ISTANBUL, Feb. 3 (Xinhua) -- The mass vaccination campaign against COVID-19 continues uninterrupted across Turkey with the inactivated vaccines produced by the Chinese pharmaceutical company Sinovac Biotech Ltd.
Turkey has so far received 13.5 million vaccine doses from China in three separate shipments as part of a procurement deal of 50 million. Over 2.2 million citizens have received their first shots since Jan. 14, when the mass rollout began.
According to officials of the Turkish health ministry, the program proceeds as planned, supported by high national confidence in Sinovac's vaccines.
Clinical trial results conducted in Turkey showed the vaccine has an efficacy rate of 91.25 percent.
Professor Celalettin Kocaturk, a thoracic surgeon at Liv Hospital in Istanbul, told Xinhua that vaccine production across the globe is still far from meeting the demand.
"Considering that the world population is about 8 billion and that every person should be given double doses, it means we need about 16 billion doses of vaccine," Kocaturk said. "However, we do not have that many vaccines. Our current (annual) vaccine capacity is around 6 to 7 billion."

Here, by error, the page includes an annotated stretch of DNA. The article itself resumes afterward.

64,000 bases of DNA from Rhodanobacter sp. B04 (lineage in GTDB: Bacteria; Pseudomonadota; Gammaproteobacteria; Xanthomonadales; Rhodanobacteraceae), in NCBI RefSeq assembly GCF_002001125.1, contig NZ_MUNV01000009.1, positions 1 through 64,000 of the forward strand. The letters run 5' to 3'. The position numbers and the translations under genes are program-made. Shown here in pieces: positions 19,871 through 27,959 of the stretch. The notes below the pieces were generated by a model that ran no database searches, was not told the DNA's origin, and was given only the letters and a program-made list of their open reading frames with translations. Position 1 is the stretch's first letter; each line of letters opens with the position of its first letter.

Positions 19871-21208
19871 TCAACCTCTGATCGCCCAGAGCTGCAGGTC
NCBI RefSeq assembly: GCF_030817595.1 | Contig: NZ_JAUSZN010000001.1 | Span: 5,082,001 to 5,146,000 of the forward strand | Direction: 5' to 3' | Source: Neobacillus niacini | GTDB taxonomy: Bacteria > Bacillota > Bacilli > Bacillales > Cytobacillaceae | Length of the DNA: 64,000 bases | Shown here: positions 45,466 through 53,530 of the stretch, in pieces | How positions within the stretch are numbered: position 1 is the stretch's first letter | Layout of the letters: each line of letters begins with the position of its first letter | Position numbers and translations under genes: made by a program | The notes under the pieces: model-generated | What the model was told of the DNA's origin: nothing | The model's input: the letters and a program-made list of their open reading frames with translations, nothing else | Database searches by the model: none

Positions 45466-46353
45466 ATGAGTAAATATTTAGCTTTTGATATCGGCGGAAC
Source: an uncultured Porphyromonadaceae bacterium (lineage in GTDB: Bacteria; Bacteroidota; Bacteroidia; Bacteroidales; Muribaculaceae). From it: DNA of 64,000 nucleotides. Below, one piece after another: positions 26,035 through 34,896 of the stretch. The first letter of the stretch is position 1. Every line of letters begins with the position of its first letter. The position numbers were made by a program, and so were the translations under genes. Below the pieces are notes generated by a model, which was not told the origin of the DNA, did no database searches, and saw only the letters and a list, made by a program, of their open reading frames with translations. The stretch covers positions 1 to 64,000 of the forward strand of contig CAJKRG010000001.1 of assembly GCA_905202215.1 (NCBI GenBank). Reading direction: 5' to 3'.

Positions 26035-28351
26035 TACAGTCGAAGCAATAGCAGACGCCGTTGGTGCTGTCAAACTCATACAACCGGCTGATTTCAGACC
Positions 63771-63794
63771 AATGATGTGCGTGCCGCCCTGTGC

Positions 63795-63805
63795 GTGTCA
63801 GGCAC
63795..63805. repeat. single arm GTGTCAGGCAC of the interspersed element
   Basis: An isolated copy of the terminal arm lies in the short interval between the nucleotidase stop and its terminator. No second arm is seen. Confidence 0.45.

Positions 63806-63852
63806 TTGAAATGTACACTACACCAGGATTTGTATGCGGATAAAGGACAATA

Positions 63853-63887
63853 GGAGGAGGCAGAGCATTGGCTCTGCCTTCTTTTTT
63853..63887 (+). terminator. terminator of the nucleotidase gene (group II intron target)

Yin Weidong, chairman of Sinovac, said in a recent interview with Xinhua that the company is ramping up its production to ensure global supply.
Sinovac can increase its annual production capacity to 1 billion doses with a second production line, which will be operational in February, said Yin.
"Sinovac's effort to ramp up its production is extremely valuable in that sense," Kocaturk added.
In his view, the world should be vaccinated as soon as possible, while the jabs are still effective against the coronavirus.
He also expressed the hope that Sinovac and Turkey can establish a joint production plant in Turkey.
In terms of the efficacy, Yin said that the vaccine offers broad-spectrum protection against different coronavirus variants as the serum of volunteers who received the Sinovac vaccine can neutralize the new strain found in Britain.
The company is also studying the protection offered by the vaccine against the strain detected in South Africa and will share the results in a timely manner, said the Sinovac chairman.
Sinovac will export semi-finished jabs to some countries and help them build their local filling and packaging lines to improve the production capacity and efficiency, he said.
"In this way, we can quickly improve global supply capacity," Yin said.